“We’re at an interesting point in the cycle of distressed investing with many funds reconsidering the nature of the value investment thesis from a fundamental standpoint,” said Sean Banerjee, managing director of RedBrook Capital, a distressed investment firm in Seattle.

Banerjee sees synthetic credit markets re-emerging after largely being absent throughout the last cycle. He believes funds will be able to leverage newly available credit to acquire higher quality assets, which have been priced out of the range of distressed buyers in this cycle.

“Funds are starting to realize that when you are stepping into great product in great locations and taking advantage of circumstantial distress that isn’t always related to the real estate (such as entity-level or lender-level distress, then you’ve got a better overall picture to sell to investors when attempting to fundraise,” Banerjee said. “Ultimately you’ve got to successfully execute for current investors, but to attract new interest from sellers of distressed assets and investors alike, funds must also be innovative and ahead of the market. Investors don’t want to hear about funds returning capital. They’d rather hear about great deal junkies who have found creative ways to get deals done.”

Market timing is everything, but Banerjee and others understand while current conditions offer a great time for sellers to sell-off distressed assets, changes could be in store for the market down the road.

“Ultimately in the next three to five years, many local and regional banks will have the expiration of FDIC loss-share agreements, which will unlock their ability to sell assets at their sole discretion,” points out Banerjee. “This has the potential to cause flooding in the marketplace, which would saturate a market which has really been driven by competition over assets.”

The Triumph of “Extend and Pretend?”
Up until now, many banks have been reluctant to put to their distressed assets on the market, says Michael J. Tharp, an associate vice president for NAI Norris, Beggs & Simpson in Portland, OR.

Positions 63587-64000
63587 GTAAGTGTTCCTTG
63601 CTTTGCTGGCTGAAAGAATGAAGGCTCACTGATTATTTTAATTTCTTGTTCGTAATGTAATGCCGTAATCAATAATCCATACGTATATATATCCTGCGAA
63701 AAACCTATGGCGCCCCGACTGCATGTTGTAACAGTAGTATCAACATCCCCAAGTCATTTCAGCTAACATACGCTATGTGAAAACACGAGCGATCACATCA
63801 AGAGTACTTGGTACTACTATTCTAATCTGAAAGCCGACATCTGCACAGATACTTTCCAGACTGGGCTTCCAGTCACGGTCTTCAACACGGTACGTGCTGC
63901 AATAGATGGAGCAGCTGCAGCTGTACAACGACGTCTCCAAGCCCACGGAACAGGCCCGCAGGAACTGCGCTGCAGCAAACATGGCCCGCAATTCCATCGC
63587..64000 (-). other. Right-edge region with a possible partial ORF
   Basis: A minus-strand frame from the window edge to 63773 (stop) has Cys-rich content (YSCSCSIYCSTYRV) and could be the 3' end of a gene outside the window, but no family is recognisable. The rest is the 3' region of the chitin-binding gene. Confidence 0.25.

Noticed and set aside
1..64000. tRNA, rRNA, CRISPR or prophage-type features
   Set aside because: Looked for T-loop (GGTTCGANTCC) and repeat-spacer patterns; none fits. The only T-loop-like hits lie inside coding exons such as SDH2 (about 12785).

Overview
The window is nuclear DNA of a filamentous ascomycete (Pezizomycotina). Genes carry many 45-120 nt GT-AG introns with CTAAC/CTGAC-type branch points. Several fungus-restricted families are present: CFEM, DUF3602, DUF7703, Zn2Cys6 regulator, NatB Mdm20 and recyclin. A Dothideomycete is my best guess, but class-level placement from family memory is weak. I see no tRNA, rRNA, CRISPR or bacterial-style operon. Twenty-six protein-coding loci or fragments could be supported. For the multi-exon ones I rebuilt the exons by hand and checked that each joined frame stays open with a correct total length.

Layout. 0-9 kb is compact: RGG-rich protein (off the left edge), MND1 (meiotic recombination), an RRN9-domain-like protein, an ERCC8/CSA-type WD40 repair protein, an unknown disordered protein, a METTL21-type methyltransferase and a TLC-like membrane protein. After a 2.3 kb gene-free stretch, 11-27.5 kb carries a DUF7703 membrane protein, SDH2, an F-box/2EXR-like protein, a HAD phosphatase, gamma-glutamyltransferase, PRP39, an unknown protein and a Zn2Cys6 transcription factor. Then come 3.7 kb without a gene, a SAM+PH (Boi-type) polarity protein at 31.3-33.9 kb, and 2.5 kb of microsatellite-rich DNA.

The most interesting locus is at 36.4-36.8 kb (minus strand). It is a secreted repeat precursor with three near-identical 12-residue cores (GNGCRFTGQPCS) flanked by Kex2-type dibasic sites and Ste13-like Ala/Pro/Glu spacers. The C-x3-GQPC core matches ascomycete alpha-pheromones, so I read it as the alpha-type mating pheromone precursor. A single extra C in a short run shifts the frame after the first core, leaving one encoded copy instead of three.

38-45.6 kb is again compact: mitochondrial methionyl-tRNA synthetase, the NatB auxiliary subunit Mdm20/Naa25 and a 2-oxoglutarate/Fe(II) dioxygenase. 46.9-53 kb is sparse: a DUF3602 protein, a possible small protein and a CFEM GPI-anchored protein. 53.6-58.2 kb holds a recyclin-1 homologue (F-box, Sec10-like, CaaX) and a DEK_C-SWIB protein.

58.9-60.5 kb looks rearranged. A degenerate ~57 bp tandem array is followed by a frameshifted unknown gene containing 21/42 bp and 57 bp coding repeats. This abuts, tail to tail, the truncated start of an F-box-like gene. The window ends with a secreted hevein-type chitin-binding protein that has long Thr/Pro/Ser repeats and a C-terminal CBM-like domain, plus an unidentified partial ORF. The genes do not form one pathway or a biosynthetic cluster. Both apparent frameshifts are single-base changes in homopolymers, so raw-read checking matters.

Tharp, who works with a special asset team set up to work with REO subdivision, apartment land and raw land for residential, said the strategy pursued by many banks to work with borrowers on troubled loans rather than foreclose and take the loss is paying big dividends as prices recover in many areas.

“It’s become less risky the further we get into the recovery, so the length of time you might get stuck holding an asset with no market lift whatsoever is shorter,” agreed Joshua Anderson, COO of The Roseview Group in Seattle, who invests with and advises institutional clients across the nation.

“In terms of supply and demand of product, it’s more of a seller’s market for bank holders of distress than it is a buyer’s market, especially for notes,” Anderson said. “Geographically the best opportunities are in markets that are showing some initial signs of recovery but that are not as far along the curve as others yet. That applies to most of the Southeast and Midwest. “In terms of strategies, I think many of the best opportunities remain to be had by working through borrowers to approach lenders with white knight restructuring capital; that is generally the best path to getting off-market deals.”

Michael Lapointe, executive managing director and who runs the Capital Market’s in Florida for Newmark Grubb Knight Frank in Miami, said, “Banks, servicers and other asset managers have gotten incredibly savvy in the past few years in marketing assets for sale using a combination of off market, auction and other techniques.”

“Regardless of the medium, the groups that are successful are ones with a clear strategy that is often consistent amongst their dispositions,” Lapointe said. “Lenders that pick off single assets early to close relationships and then mass market remaining notes or poor assets often yield a lower total value then if a more thought out strategy was applied.”

Source: CoStar Mark Heschmeyer March 27, 2013